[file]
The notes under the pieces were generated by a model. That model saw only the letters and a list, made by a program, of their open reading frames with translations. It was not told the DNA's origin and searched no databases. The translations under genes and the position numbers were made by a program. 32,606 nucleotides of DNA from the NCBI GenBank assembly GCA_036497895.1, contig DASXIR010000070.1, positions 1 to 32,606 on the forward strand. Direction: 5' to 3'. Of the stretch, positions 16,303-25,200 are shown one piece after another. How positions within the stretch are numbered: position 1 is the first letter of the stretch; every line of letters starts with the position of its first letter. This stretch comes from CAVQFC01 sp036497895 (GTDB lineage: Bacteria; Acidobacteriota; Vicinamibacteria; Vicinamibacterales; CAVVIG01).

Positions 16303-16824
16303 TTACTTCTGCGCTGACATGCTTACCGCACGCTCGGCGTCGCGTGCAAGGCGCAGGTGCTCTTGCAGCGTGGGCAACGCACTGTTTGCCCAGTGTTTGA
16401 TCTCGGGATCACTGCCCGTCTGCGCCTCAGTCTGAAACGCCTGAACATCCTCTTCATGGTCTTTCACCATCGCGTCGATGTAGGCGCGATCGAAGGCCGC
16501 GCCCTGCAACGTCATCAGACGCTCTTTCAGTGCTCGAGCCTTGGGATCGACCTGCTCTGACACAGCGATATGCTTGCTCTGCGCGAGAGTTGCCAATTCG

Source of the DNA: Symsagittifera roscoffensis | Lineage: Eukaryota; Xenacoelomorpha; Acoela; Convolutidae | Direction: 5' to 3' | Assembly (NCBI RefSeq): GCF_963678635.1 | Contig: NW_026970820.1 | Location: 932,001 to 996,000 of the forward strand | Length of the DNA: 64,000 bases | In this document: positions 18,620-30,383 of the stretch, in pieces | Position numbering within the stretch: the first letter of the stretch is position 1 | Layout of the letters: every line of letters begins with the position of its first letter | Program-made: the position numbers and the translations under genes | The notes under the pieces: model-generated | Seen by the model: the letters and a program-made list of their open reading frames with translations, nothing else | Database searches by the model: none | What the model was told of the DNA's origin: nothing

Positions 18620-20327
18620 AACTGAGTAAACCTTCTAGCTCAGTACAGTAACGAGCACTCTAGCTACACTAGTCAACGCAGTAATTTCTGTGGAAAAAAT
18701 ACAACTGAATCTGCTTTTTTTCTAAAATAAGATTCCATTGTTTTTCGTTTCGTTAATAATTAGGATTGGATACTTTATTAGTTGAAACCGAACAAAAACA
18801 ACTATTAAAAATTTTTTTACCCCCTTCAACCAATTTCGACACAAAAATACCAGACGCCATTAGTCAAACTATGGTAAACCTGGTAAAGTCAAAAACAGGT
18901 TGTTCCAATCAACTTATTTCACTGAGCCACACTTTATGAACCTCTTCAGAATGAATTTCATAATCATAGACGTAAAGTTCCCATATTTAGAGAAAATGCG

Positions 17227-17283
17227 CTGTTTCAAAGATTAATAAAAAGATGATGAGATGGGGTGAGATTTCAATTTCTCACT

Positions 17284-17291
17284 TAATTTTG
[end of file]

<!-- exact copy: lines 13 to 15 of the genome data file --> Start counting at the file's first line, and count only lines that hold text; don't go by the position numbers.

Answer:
17227 CTGTTTCAAAGATTAATAAAAAGATGATGAGATGGGGTGAGATTTCAATTTCTCACT

Positions 17284-17291
17284 TAATTTTG